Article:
by Christy Heitger-Ewing and Courtney Pope | photos by Dave Plumier and courtesy of ACo

There’s an adage that pertains to hair styles and fashion trends that says what’s old eventually cycles around and becomes new again. Judging by my teenage son’s long locks and the neighbor girl’s bellbottom jeans, I think they’re right. Trends in home décor also come and go though it really comes down to one’s taste and space. Still, if you’re interested in learning what’s hot in 2022, read on!

Carlie Suski, ACo interior designer, has had clients ask her to design rangehoods that disappear into the neighboring cabinetry. It’s a stark contrast to the days of the hood being the focal point of the room. In fact, Suski had a client who requested that she design her kitchen not to even look like a kitchen.

“She wanted all of the appliances to disappear and be paneled with no traditional cabinets,” says Suski.

For those who do love cabinets, the hot new trend is metal work – specifically mesh inserts from Kent Designs.

“We’re seeing metal stripping on hoods and shelves,” says Suski. “We can make doors out of metals, and designers are introducing mesh into cabinet doors.”

McNichols metal mesh, which is extremely high-end, and is aesthetically pleasing given the various architectural designs.

“It’s the most expensive metal I’ve seen yet, but people love it,” says Suski.

Another popular but pricey item are three-dimensional reeded cabinet doors. Essentially, you take dowel rods, cut them in half, and lay them across a flat door to create a bumpy perfectly geometric pattern.

“They’re cool because you create interesting patterns and textures with square or rounded textures,” says Suski.

Many homeowners are requesting a super high gloss lacquered finish on their cabinets.

“Our manufacturer calls it an automotive finish,” says Suski.

Natalie Gertiser, Ferguson showroom manager, says that organizing dividers within cabinets will continue to be popular accessories. Rev-A-Shelf designs all sorts of cool bells and whistles when it comes to cabinet storage.

As for countertops, Suski believes that the controlled pattern of quartz, which was once all the rage, is waning in popularity – in part because some people are simply burnt out on it.

“There’s not a lot of life to it because they all look the same,” says Suski, who believes that natural materials are always the way to go when investing in a countertop material. “A piece of natural stone is like an individual piece of art. No two will be the same. You’re literally searching for that unique one-of-a-kind piece.”

She also predicts that polished countertops are on their way out as homeowners are opting for different textures and matte, sueded, or leather finishes.

Gertiser maintains that Quartzite (the natural form of quartz) has the natural beauty of granite but offers more intricate designs and is comparable to the durability of granite.

If a homeowner wanted to create a light source that can’t be seen, he or she could install recessed strip (or tape) lights into drywall recesses. According to Gertiser, accent lighting in the kitchen is really gaining steam in 2022 as it highlights glass cabinets or anything a homeowner wants to showcase.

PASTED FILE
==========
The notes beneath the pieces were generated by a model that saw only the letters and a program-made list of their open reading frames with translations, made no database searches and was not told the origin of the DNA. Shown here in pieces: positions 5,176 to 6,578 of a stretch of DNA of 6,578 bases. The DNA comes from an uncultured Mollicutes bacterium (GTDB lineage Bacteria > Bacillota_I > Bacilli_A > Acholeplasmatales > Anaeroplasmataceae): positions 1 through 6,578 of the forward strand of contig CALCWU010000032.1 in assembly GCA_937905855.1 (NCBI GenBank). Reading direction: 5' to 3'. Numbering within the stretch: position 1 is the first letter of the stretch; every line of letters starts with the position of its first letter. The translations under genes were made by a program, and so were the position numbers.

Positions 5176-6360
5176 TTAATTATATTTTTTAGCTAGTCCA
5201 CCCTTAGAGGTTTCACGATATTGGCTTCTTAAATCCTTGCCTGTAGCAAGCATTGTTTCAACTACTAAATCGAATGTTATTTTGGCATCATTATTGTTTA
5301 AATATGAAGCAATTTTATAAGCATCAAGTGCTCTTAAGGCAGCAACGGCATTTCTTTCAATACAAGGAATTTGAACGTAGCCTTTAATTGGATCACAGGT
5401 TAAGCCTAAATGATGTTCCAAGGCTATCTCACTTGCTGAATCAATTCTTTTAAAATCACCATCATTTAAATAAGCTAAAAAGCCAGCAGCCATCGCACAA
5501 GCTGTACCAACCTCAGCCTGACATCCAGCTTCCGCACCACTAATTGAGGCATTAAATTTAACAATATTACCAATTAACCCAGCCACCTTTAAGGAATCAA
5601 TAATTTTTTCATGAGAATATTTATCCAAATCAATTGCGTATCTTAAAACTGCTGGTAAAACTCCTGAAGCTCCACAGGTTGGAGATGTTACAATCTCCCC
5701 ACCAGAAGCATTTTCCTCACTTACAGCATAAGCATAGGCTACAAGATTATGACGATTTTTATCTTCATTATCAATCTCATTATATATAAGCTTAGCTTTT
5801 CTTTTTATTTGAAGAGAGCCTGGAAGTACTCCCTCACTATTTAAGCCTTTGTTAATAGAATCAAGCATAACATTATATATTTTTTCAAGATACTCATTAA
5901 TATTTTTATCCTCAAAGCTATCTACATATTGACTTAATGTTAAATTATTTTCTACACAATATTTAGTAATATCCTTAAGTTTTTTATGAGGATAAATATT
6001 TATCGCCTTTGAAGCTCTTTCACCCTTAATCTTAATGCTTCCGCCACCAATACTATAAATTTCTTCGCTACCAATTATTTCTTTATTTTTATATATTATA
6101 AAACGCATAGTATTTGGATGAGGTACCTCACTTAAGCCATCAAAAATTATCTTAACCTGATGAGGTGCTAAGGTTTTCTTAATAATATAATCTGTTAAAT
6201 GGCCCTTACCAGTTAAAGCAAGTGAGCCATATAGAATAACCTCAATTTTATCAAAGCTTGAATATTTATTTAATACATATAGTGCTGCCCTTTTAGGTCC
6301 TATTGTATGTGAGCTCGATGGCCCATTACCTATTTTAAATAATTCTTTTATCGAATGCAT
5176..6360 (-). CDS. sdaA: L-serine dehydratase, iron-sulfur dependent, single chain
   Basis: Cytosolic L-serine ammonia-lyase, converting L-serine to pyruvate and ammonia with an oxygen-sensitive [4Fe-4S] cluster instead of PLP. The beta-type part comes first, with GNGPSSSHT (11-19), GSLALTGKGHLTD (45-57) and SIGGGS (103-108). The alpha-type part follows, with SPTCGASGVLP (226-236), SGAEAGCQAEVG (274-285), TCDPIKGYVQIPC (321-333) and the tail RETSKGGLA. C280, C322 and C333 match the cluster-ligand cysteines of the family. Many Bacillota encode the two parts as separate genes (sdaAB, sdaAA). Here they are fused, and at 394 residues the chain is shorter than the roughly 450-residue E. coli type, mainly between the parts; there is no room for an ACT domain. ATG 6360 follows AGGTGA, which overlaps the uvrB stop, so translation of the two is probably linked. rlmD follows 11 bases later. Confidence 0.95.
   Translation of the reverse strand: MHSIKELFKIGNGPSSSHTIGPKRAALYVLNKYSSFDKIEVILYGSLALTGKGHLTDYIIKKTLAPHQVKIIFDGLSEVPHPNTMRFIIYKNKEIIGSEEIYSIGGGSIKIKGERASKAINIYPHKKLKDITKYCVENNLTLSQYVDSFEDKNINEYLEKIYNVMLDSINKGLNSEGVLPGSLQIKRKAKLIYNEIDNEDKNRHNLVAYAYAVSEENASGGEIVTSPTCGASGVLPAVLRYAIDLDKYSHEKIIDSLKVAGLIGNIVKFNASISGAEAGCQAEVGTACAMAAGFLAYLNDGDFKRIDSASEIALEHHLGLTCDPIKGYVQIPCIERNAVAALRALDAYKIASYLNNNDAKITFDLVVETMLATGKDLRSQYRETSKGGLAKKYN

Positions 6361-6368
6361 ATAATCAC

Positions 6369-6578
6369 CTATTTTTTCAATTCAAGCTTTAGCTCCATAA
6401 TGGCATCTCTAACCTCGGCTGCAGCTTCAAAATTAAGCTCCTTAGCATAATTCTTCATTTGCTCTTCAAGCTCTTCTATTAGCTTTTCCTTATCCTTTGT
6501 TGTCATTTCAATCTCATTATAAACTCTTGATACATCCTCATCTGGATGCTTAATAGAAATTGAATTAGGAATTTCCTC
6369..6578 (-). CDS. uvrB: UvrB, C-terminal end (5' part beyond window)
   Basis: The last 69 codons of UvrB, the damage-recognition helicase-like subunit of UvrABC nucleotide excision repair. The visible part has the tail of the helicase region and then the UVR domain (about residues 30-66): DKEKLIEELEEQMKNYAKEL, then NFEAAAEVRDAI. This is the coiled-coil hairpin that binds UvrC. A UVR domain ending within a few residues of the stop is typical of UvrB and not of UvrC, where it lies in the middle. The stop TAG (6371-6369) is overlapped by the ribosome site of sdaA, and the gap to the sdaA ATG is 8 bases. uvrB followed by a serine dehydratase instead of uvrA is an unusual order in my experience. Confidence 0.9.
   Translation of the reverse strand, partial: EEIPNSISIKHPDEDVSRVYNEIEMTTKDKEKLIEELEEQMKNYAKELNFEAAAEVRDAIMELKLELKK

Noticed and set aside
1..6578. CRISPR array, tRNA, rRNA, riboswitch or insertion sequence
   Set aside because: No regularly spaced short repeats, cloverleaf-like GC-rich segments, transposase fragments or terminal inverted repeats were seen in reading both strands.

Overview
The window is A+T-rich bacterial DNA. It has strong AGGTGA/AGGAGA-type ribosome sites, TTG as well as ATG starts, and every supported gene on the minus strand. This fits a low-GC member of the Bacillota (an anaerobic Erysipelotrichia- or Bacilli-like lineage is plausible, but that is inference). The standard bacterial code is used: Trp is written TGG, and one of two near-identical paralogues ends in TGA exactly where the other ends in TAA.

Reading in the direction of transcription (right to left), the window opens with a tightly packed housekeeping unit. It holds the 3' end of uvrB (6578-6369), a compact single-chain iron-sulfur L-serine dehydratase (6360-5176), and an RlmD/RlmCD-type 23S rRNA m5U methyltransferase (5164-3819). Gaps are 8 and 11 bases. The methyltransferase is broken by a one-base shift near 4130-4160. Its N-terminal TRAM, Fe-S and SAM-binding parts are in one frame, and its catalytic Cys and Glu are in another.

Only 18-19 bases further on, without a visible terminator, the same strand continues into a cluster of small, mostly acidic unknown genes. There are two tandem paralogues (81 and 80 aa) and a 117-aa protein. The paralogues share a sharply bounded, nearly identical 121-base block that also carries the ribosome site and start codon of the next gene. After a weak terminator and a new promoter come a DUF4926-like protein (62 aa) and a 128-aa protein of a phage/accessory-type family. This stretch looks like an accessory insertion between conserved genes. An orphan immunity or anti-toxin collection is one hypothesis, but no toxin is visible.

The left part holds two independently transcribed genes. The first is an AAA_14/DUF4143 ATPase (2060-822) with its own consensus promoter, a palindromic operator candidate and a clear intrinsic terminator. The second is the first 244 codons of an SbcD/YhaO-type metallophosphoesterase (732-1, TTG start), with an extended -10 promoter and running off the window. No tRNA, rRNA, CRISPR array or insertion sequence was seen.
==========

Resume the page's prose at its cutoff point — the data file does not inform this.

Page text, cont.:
“Often homeowners will install glass doors in one section of their kitchen – usually the top part of an upper cabinet – and that’s where they put nice things to showcase,” says Gertiser. “Open shelves in your kitchen can also include lighting underneath to shine down on something else.”

In other rooms of the house, rather than the metal and glass that we’re used to seeing in lighting, right now earthy materials like wooden beads and woven textiles are trending. This pairs nicely with natural wood tones, earthy greens, and polished nickel tones.

“People like the walnuts and warm olive greens,” says Gertiser, who notes that a section at the front of their showroom is dedicated to showcasing all of the new trending earthy lighting.

Suski, for one, is thrilled to see clients pulling back from all-white kitchens and cool gray living rooms and transition instead to warmer beige colors.

“My personal favorite right now is Benjamin Moore’s Pale Oak [a taupe shade],” she says. “I’m a designer who pushes color when the client is receptive to the idea!”

Homeowners usually feel safe playing around with color in smaller spaces like powder rooms.

“It’s where you get to be a little bit bolder because it’s not a large room so you can have fun with the space,” says Gertiser. And should the homeowner want to redo it in a few years, he or she can easily do so with a fresh coat of paint or some textured wallpaper.

When it comes to plumbing, Gertiser predicts that wood accents like the new Brizo Frank Lloyd Wright collection will take off.

“Everyone really seems to like the minimal look,” she says. “Less is more!”

Ferguson recently hosted their first event in two years and featured the Frank Lloyd Wright collection because it’s so completely unique. For instance, on the faucets, the channel doesn’t come exactly down but rather goes out the side of the spout. In addition, a homeowner can choose to finish all the straight lines in teak with either the polished nickel or the lux nickel, including the rain can shower head.

“That shower head even has a fancy hydro-powered light inside of it, which is pretty cool and very heavy, I might add!” says Gertiser.

As for the most popular plumbing finish in 2022, Suski suspects that matte black and brush brass will continue to dominate with polished brass making a comeback.

Not surprisingly, the pandemic saw spiked interest in touch-free items, in general.

“Honestly, millennials like anything that has technology. That includes appliances, light bulbs, faucets, you name it,” says Gertiser. “The world we live in is very different from five years ago!”